On her future book-related plans:

“I really enjoyed doing Four Letter Word. It’s slightly too close to what I do at Granta, that kind of book, but I do have other ideas, still in their formative stages. One of the great things about working at Granta is that kind of thing is encouraged – extracurricular writing activities, it all kind of blends into what you are doing as an editor. Even with book publishers, [writing] is slightly separate. In literary journalism, you are expected to have a few different hats.”

On writing reviews:

“One of the reasons why I love writing book reviews is because being a critic and being an editor are such different things. I take a lot of pleasure from reading something that’s finished, and thinking about it critically and knowing that I don’t have to fix anything, that I’m not responsible.”

On Canadian writing:

“I feel very strongly about Canada, and have been gunning for a Canadian issue for a while.... I do keep an eye out, but I’m also interested in quality writing, regardless of where it comes from. And I sometimes think these national categories that we put writing in – most of the time they are very useful, but sometimes they are not. With Canadian literature I think it has been very useful, because there is an understanding. When you talk about CanLit abroad, people have a sense of what that is.... I think the same thing is starting to happen in Australia. There’s a lot of Australian writers coming out, and they’re not all doing the same thing, but there’s a kind of vocabulary that you can use to explain that. Sometimes that can be dangerous and limiting, but sometimes it can be really liberating.”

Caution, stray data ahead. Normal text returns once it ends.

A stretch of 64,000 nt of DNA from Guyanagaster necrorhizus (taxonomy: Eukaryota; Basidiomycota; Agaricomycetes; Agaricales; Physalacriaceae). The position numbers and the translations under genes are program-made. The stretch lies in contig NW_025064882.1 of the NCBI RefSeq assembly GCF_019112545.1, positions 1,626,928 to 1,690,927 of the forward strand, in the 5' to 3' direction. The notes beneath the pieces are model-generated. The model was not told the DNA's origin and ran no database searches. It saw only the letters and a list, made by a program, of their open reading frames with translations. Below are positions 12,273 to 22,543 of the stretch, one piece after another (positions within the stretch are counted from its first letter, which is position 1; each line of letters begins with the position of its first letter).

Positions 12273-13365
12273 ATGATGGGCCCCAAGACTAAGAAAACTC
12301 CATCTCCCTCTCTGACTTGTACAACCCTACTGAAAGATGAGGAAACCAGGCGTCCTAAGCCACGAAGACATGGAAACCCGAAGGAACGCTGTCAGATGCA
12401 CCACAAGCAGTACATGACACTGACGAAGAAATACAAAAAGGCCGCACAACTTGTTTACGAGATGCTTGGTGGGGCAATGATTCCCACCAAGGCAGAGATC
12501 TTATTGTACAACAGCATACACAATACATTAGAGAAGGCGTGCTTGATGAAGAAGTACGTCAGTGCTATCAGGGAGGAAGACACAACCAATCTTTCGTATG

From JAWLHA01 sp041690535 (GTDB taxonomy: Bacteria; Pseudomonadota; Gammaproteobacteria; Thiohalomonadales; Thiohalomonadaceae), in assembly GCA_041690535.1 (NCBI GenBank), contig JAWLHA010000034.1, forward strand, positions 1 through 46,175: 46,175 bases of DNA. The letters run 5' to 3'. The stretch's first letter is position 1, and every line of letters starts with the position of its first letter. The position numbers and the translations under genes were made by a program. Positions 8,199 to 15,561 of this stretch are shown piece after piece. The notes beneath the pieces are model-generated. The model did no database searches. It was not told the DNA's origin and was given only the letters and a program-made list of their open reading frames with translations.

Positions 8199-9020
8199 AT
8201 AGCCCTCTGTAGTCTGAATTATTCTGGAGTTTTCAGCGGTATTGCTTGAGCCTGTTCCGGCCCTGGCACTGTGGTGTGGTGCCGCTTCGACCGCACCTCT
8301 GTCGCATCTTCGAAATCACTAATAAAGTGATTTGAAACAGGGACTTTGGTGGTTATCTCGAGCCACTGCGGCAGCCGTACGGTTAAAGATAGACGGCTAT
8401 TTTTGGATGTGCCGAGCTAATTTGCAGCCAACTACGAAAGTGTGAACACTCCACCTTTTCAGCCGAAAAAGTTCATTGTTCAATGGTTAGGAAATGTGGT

For more information about Granta 106: New Fiction Special, visit the House of Anansi’s website at www.anansi.ca.

Nathan Whitlock is the author of A Week of This: a novel in seven days, published by ECW Press. He is the Books for Young People and Last Word editor at Quill & Quire magazine.